John Maeda’s Redesigning Leadership is a pretty little book whose insights about leadership are delivered in an easy to digest 78 pages. It has been definitively established that addictions treatment organizations are facing a severe shortage of adequately prepared leaders. While the author is not specifically coming from a behavioral healthcare background, many of his bountiful little nuggets of wisdom apply to leadership generally.
The author’s path to leadership was nontraditional. He thought he was on a fixed career track as a professor at MIT when he was quite unexpectedly recruited to be the President of the Rhode Island School of Design. He believed that “a creative leader is someone who leads with dirty hands, much the way an artist’s hands are often literally dirty with paint.” So in order to better understand the organization he was to lead he actually immersed himself in the day-to-day workings of the school firsthand by doing such tasks as serving food at the cafeteria and carrying the luggage of new students. However, he came to understand that the downside of being a ‘dirty-hands’ leader is that you risk ‘taking away the work that’s to be done by the people that you lead.”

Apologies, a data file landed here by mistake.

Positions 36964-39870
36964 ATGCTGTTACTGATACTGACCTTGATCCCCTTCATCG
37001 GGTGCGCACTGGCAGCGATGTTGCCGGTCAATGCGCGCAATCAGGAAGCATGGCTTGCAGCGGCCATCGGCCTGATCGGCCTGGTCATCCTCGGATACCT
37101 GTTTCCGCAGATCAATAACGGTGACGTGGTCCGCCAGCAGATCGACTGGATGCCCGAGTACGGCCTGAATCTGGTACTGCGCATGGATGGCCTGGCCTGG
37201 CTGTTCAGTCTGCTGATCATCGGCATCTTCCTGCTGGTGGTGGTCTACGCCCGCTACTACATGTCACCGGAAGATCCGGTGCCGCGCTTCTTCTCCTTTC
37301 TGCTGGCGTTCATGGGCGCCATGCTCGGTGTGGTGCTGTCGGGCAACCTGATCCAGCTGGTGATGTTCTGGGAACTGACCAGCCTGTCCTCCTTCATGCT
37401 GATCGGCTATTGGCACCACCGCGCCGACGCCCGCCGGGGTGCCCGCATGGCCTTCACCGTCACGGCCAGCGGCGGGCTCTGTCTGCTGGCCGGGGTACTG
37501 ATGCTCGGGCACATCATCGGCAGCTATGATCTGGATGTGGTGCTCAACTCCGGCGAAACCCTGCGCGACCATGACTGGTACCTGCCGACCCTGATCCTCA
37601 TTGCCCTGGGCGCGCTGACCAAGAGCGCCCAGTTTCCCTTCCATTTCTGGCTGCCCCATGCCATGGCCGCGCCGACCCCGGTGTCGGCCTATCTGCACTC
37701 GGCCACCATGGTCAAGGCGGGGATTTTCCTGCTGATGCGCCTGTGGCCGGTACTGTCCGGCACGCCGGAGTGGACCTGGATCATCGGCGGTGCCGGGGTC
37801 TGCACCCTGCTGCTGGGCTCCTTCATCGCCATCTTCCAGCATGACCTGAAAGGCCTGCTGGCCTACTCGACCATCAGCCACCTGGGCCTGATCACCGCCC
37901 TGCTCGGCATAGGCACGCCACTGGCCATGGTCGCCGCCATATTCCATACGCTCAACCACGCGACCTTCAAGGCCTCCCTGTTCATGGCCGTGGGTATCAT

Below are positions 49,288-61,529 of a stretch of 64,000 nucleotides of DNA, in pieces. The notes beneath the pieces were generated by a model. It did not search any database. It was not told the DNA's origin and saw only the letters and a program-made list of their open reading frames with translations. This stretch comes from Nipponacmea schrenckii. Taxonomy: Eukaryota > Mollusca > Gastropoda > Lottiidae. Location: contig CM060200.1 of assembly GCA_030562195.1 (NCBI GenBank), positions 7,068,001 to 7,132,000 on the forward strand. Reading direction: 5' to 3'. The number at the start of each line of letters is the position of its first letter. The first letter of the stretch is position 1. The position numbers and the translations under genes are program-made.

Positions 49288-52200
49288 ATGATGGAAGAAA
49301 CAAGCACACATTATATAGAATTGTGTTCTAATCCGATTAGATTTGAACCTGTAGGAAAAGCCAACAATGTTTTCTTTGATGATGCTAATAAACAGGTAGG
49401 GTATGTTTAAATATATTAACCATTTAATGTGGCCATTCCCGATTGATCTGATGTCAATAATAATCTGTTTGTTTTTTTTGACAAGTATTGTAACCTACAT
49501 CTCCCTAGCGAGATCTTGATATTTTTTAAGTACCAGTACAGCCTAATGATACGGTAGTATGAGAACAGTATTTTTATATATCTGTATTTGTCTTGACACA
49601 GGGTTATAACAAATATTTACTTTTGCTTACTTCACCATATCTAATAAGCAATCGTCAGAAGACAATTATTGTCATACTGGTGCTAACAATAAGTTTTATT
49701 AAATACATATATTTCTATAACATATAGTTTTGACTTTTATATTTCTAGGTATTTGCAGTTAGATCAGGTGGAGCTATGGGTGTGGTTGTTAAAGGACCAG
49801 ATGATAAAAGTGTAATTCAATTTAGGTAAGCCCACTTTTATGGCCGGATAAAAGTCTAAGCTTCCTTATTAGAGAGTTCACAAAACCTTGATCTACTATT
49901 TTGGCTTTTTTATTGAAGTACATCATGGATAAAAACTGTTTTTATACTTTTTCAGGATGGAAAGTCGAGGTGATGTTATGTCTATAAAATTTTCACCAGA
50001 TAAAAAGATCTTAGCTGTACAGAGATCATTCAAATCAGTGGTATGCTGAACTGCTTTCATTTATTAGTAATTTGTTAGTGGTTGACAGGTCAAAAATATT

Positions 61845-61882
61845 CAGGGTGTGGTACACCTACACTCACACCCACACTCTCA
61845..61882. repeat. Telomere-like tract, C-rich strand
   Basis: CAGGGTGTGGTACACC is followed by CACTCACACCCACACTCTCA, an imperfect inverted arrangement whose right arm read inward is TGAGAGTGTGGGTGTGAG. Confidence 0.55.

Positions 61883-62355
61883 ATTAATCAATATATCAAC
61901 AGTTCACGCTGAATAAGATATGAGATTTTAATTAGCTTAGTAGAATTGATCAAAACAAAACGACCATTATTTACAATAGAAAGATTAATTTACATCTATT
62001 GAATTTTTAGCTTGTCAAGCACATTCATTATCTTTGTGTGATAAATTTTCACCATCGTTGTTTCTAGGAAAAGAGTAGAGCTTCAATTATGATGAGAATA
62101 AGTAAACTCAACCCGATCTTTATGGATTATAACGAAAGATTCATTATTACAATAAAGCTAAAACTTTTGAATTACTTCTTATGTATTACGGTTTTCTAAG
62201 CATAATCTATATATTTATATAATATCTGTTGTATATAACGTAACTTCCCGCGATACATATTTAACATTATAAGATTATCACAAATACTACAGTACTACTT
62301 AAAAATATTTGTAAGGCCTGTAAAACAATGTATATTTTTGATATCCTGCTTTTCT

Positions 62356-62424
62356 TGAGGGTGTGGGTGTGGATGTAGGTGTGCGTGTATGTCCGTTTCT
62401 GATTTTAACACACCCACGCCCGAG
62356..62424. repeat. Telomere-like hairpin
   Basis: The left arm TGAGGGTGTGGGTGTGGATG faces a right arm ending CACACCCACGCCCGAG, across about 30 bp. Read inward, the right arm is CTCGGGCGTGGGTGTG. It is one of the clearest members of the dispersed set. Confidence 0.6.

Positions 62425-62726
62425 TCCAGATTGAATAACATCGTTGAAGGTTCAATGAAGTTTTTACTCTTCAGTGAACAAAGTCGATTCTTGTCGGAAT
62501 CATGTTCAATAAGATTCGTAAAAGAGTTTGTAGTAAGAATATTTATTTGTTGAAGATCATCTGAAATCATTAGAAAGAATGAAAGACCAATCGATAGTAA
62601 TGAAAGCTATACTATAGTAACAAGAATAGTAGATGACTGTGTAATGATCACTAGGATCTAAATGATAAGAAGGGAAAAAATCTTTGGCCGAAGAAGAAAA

He also recommends having the courage to acknowledge what you don’t know, declaring that: “competency results in success results in complacency results in failure results in learning how to be competent again.” Leaders need to be able to welcome criticism and receive it with grace in order to improve.
This little book will provide much food for thought for leaders at any stage in their professional development.